However, it’s only on Women’s day and Mothers Day that India wakes up to honour the women in the country. How are girls and women treated on the remaining 363 days?  The female foeticide and rape reveal a different story that unfolds in India day after day.

Not a day goes by without reports of barbaric and heinous crimes committed on women!

Experts believe that the skewed sex ratio is a major contributor for these acts. Sex ratio in India continues to worsen, and according to the latest figures, a steady decline is being seen from 909 in 2011, 898 in 2013 to 887 in 2014. According to a Pulitzer centre report, thousands of parents brazenly break laws and have their “to be daughters” aborted after an ultrasound scan has revealed the sex of the foetus. It is estimated that more than 10 million female foetuses may have been illegally aborted in India since 1990s, and 500,000 girls are lost annually due to female foeticide.

The increasing number of reported rapes exposes the dark underbelly that India has! At least one woman is raped once in four minutes in this country! Think of the unreported rapes!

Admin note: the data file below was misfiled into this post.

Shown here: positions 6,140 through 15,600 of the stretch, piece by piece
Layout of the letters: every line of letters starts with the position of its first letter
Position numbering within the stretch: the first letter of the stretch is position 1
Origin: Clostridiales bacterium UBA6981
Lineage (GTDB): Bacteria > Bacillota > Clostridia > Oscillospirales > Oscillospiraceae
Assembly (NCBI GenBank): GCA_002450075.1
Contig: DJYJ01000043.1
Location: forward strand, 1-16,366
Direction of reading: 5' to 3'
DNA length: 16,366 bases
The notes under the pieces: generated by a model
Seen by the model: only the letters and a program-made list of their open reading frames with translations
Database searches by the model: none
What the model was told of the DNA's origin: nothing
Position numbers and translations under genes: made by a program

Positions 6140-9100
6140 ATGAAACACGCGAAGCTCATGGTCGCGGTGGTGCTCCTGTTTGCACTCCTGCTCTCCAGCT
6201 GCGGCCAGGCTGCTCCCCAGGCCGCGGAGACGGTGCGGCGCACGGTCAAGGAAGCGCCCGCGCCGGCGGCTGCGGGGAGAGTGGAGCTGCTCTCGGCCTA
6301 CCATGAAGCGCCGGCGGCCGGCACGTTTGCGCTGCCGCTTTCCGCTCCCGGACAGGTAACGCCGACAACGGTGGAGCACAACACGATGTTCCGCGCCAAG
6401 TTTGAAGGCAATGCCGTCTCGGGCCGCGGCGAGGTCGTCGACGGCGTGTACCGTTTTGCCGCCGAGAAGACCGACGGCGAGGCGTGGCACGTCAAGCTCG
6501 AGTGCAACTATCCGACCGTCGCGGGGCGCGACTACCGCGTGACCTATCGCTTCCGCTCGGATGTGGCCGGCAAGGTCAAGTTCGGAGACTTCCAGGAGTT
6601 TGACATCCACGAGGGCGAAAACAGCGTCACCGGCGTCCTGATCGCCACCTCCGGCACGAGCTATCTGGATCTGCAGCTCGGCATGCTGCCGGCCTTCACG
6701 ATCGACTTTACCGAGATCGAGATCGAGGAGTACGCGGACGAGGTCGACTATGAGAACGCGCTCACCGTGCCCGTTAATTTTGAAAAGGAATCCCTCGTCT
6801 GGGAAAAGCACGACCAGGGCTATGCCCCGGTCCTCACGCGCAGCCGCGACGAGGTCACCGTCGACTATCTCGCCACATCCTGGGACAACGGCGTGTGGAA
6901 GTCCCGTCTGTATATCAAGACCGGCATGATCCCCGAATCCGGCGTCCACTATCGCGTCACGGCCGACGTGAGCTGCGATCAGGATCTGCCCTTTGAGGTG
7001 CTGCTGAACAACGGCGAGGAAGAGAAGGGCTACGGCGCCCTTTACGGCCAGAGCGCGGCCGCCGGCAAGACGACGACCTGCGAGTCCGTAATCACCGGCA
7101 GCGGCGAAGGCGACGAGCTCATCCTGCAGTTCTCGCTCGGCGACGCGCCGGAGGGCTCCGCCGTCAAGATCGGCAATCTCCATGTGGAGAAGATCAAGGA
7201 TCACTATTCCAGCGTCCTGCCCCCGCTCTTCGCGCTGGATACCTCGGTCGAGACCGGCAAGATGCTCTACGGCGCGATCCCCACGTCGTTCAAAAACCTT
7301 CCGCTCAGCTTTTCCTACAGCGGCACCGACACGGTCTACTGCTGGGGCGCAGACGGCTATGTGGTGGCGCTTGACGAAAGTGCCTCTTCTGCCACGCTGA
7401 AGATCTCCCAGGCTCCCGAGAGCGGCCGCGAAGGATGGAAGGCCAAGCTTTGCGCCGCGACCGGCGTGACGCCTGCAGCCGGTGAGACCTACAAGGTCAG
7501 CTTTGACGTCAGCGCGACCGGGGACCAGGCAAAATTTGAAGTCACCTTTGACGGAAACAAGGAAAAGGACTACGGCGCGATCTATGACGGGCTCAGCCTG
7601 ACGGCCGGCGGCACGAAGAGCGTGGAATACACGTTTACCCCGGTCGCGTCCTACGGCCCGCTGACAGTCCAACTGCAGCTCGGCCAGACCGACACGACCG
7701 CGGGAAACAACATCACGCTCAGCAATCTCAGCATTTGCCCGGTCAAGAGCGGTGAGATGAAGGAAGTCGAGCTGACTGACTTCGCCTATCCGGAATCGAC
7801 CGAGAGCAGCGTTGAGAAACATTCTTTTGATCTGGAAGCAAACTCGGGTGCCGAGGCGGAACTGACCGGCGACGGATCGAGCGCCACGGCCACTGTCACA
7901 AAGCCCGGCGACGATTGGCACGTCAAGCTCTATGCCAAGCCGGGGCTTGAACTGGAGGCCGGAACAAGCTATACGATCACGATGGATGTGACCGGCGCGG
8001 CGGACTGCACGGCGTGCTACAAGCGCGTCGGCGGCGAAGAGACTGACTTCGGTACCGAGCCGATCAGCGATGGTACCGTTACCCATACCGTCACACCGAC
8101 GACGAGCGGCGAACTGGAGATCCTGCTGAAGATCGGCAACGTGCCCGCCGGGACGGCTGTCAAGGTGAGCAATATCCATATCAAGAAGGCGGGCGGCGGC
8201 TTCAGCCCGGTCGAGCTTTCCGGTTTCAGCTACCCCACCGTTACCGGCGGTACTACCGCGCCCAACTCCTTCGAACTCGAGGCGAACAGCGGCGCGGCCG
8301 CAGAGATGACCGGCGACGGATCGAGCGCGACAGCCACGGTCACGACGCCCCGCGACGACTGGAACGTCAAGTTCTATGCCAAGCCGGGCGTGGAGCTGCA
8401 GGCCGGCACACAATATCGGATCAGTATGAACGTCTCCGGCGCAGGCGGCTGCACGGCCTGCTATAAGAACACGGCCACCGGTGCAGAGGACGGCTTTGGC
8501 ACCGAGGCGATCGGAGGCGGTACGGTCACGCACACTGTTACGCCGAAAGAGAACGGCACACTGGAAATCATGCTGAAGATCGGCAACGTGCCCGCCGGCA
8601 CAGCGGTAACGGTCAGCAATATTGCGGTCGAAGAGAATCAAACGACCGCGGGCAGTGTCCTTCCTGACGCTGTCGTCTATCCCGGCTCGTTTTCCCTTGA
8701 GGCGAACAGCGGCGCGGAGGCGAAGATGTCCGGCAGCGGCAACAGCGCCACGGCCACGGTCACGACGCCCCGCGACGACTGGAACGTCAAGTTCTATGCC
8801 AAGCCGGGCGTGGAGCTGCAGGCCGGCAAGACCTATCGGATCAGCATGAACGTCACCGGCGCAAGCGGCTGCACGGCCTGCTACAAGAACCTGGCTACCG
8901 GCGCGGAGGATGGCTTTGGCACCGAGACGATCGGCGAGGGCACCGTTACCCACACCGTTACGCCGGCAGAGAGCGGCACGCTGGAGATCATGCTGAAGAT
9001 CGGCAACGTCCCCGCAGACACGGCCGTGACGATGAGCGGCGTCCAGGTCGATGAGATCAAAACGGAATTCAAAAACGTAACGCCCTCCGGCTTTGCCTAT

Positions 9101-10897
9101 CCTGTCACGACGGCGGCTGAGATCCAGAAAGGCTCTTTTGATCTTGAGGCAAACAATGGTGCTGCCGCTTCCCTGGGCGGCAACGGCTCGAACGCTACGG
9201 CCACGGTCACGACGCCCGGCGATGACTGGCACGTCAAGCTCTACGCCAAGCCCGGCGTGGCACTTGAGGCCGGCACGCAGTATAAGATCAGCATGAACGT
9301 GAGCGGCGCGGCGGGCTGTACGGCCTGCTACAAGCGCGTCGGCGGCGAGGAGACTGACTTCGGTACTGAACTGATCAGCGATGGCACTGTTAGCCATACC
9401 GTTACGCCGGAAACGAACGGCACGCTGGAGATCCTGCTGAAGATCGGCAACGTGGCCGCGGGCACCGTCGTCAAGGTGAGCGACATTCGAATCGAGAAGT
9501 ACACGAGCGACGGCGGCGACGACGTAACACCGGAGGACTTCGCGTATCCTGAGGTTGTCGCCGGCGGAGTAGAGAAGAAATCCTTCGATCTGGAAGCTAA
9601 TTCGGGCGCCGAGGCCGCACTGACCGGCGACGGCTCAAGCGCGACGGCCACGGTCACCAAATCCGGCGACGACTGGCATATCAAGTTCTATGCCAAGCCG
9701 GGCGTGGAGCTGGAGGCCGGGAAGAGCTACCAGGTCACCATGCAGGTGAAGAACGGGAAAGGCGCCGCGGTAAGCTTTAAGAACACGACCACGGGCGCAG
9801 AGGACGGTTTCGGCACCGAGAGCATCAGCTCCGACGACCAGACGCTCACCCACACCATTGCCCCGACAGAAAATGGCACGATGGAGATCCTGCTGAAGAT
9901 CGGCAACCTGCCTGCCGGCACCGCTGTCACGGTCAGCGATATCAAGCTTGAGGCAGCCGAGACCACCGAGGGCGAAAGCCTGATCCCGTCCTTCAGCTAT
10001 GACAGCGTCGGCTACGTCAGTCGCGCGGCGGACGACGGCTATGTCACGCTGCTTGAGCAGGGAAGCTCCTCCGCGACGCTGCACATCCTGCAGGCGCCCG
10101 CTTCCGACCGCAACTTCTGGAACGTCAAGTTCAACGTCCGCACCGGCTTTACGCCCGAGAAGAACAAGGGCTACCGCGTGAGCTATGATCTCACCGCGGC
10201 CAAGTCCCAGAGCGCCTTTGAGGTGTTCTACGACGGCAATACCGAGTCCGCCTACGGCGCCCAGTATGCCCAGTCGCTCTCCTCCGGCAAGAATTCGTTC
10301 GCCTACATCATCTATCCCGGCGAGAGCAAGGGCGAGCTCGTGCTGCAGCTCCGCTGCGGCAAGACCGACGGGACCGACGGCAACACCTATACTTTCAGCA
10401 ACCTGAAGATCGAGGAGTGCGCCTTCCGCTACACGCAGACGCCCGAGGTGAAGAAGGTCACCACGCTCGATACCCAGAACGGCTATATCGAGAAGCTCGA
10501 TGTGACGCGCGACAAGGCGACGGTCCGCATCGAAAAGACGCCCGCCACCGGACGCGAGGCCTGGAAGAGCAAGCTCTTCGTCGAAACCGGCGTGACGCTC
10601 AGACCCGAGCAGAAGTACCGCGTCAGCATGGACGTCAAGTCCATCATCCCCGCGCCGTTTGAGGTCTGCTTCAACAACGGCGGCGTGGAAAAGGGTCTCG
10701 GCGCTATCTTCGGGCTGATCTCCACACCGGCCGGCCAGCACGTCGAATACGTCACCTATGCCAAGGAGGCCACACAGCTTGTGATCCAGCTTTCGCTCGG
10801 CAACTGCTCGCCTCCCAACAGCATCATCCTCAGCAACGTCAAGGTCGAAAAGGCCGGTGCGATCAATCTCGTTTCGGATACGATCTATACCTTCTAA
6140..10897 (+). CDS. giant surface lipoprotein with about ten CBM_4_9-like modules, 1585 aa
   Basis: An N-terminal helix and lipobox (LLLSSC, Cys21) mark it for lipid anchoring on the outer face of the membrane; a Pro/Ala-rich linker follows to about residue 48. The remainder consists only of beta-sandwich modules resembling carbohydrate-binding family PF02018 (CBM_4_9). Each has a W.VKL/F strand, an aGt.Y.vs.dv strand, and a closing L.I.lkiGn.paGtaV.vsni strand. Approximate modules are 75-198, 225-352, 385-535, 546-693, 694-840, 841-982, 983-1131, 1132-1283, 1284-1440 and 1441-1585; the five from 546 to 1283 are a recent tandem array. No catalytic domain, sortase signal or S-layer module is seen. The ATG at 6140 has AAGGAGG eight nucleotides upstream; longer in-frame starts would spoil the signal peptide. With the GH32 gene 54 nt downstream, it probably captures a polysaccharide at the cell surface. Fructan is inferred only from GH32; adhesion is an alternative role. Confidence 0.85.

There are many laws in our country which have been framed to prevent female infanticide and rape. However, only legal action cannot and will not stop these horrendous crimes. Mothers need to be made aware that sons are not superior to daughters; girls need to be made aware that they are not weak; and finally sons need to be made aware that girls are not a commodity meant for their use!

Parenting plays a crucial role in bringing about these changes. Parents knowingly or unknowingly instill gender bias in their children. Addressing these issues at the grass root level can indeed usher in a new India where women can walk the nights without pepper sprays and dressed in attires of their choice!


This blog is based on the data from: http://indiatoday.intoday.in/education/story/sex-ratio-worsens/1/823075.html


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Suicides among youth